ALBUM REVIEW: Katie Melua is beguiling on jazzy ‘Album No. 8’

Katie Melua Album NO. 8, Katie Melua

Only two British female artists have reached the top 10 in U.K. album charts seven consecutive times. There’s Kate Bush, and then there’s Katie Melua, whose catalog has been certified 56-times-platinum around the world but remains a relative unknown in the United States. The singer-songwriter—who was born in the nation of Georgia before immigrating to Belfast, Northern Ireland with her family—broke through with her 2003 debut, Call Off the Search, and never really slowed down. And on Album No. 8, Melua continues her streak of intricately told stories set atop sophisticated and nuanced compositions by producer and collaborator Leo Abrahams.

Album No. 8
Katie Melua
BMG, Oct. 16
7/10

As on albums past, Melua’s songs are neither pop nor folk. There are orchestral flourishes—courtesy of the Georgian Philharmonic Orchestra—but that doesn’t push the arrangement into “orchestral pop” territory. There are many jazzy touches—Melua has said she was entranced by the music of Brad Mehldau as she was writing, and her delivery recalls Norah Jones here—yet the songs never lose their leisurely pace or strong narrative.

Then there’s lyrical component of Album No. 8, which Katie Melua took so seriously that even though she was already a graduate of London’s acclaimed BRIT School (think Amy Winehouse and Adele), she enrolled to a short fiction course at a writing academy in London. She was determined to compose a compelling narrative that didn’t stick to the standard tropes of love (or the dismantling of love) all on her own. Around the same time, her seven-year marriage to motorcycle racer James Toseland was coming to an end. But Melua, who’s said the two still have a strong friendship, had no interest in writing about past mistakes or looking for Mr. Right.



“I think we’ve given love too much airtime,” she sings on penultimate track “Airtime,” a slow, jazzy lounge tune that you could imagine Melua singing with a martini in hand. “Turn it down/ Too much love is all around.” The strings swell toward the end of the song, yet they don’t mask the acoustic guitar that keeps the song out of any one box.

A lack of hate should not be confused with a lack of hurt or hope. Melua addresses disappointment and her attempts to move on at various points from opener “A Love Like That” (“It’s a burning fire/ It’ll be a wreck/ A bitter dream/ That makes you beg/ It falls like rain/ It turns to dust/ How’d you make a love like that last?”) to closer “Remind Me To Forget” (“The leaves remind me to forget… And now the birds go from two to one.”)

The former song poses a question as old as time: How do you keep the fire alive? It begins with fluttering strings that could easily go in the direction of “Flight of the Valkyries” before quickly swelling into a Laurel Canyon number that will perk up ’70s AM gold listeners. The latter is a meditative number anchored by deep bass plucking, violins, alongside acoustic and slide guitar.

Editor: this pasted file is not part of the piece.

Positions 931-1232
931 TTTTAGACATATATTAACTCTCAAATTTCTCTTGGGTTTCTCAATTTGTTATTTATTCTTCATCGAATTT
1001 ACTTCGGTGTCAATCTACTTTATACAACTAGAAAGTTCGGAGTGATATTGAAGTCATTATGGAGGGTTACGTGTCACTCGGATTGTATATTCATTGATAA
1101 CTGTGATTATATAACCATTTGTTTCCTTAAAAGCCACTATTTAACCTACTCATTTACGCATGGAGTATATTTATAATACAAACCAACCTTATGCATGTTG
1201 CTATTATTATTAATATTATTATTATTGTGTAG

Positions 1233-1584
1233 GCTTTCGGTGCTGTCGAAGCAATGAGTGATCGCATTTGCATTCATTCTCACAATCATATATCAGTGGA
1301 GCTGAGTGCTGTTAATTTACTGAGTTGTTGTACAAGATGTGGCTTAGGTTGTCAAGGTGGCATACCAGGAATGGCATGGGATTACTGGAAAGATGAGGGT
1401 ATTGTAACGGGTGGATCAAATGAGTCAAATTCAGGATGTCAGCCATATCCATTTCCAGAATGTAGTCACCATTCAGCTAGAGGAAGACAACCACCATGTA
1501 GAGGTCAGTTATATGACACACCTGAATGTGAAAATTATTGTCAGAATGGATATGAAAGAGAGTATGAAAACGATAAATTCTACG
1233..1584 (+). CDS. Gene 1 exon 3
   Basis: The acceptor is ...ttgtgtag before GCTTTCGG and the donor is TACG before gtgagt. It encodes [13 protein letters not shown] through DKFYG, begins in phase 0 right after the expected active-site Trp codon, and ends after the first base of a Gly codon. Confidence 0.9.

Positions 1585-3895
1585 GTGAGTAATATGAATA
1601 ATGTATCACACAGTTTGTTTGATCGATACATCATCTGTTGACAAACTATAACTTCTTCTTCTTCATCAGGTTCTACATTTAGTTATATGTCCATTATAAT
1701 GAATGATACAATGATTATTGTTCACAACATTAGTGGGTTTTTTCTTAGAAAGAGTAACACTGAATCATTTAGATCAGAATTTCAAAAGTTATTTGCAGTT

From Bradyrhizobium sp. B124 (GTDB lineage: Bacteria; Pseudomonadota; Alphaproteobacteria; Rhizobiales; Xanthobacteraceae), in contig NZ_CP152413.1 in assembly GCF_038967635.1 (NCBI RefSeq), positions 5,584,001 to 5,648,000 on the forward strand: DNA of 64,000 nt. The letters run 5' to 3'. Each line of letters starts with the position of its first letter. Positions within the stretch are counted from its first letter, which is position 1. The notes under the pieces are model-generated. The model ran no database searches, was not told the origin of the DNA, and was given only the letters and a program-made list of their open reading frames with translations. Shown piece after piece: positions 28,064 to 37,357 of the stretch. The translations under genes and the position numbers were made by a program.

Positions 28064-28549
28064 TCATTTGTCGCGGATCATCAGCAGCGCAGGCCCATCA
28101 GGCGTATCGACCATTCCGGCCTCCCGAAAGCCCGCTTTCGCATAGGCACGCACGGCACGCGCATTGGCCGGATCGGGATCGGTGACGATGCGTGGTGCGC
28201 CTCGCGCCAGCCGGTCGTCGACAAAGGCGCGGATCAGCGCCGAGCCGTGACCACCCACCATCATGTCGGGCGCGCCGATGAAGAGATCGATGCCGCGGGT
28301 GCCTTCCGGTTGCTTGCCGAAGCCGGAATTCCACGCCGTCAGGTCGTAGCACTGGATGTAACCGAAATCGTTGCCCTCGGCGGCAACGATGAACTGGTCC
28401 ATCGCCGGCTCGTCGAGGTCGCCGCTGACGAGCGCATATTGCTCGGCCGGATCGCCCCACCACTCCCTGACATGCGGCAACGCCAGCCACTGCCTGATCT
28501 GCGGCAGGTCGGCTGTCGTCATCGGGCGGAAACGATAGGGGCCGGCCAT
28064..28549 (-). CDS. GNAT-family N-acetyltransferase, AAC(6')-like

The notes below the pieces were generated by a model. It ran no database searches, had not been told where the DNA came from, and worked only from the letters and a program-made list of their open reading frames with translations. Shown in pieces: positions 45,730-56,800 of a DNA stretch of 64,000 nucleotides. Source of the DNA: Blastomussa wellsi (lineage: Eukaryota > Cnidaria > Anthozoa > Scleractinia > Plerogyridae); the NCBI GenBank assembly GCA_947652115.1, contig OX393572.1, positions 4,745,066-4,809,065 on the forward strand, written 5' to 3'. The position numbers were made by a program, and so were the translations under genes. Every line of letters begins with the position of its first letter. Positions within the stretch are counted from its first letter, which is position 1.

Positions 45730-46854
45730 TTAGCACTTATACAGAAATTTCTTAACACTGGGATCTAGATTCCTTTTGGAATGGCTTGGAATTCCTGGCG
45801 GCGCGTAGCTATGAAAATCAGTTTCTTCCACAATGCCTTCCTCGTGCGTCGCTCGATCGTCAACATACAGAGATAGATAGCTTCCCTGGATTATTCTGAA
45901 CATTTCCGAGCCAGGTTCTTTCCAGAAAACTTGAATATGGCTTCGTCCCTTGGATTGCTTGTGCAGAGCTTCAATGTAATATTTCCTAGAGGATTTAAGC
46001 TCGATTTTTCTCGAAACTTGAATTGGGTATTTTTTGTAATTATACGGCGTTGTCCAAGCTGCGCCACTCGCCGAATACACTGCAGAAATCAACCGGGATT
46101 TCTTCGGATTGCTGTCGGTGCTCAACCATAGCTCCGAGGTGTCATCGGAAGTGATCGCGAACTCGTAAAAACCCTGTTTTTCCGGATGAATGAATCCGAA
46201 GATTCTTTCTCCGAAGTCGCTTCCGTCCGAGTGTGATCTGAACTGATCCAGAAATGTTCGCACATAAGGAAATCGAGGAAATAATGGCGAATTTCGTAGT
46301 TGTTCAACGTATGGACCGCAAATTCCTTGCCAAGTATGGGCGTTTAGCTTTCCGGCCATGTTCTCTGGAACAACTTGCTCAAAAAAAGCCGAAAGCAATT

There’s a beguiling nature to Melua’s voice on “English Manner,” a song that is supposedly about a love triangle yet leaves plenty open to interpretation. The mid-tempo arrangement—none of these songs are faster than mid-tempo but that doesn’t meant they’re not adventurous—has several mood shifts, from happy-go-lucky to menacing. There’s a beautiful, foreboding symphonic bridge that locks everything into place and sets the bar for the rest of the album.

Melua reminisces about life in Georgia and the city of Tbilisi, where she grew up, on “Voices In The Night and “Heading Home.” Leaving the Mountain,” meanwhile, was inspired by a trip that Melua and her father took to the Caucasus mountains by the Black Sea.

“Voices in the Night” begins as a full-on jazz number with some wind instruments (clarinet and possibly a saxophone) weaving in and out. An electric guitar and an organ add an R&B element, and the strings are never far away. “Maybe I Dreamt It” slices a fine line between orchestral jazz and Americana—think Bill Frisell producing Carrie Rodriguez. She wrote the song, about influential German choreographer Pina Bausch, with her brother, Zurab.

The contributions of Leo Abrahams (who’s worked with Brian Eno, Jarvis Cocker and Paul Simon) should not be overstated. He was both a collaborator, completing the majority of the musical arrangements after Katie Melua finished writing lyrics, and producer—calling her back into the studio after everything was already done to record one last take of each song. It was these last takes that made it onto Album No. 8. He’s said his goal was to write the music as if it was a Greek chorus to Melua’s vocals.



Much of Melua’s songwriting process on this album had a cerebral tact. She began by reading Bob Dylan’s “Chronicles Volume 1” and looking up every song he mentioned in the book. From there she explored the work of Chicago jazz and soul guitarist Terry Callier, jazz composer Ramsey Lewis, French singer-songwriter Francoise Hardy, soul songwriter Charles Stepney, composer John Barry, Cole Porter and the previously mentioned Brad Mehldau.

How much of that deep dive made it into the record isn’t immediately clear, but the variance of these 10 tracks will seep into your psyche if you’re open to it. Melua avoids the percussive punch of artists like Florence and the Machine, who’ve crossed over in the U.S. But what it misses in lung-strength it makes up in its nuance.

Follow editor Roman Gokhman at Twitter.com/RomiTheWriter.

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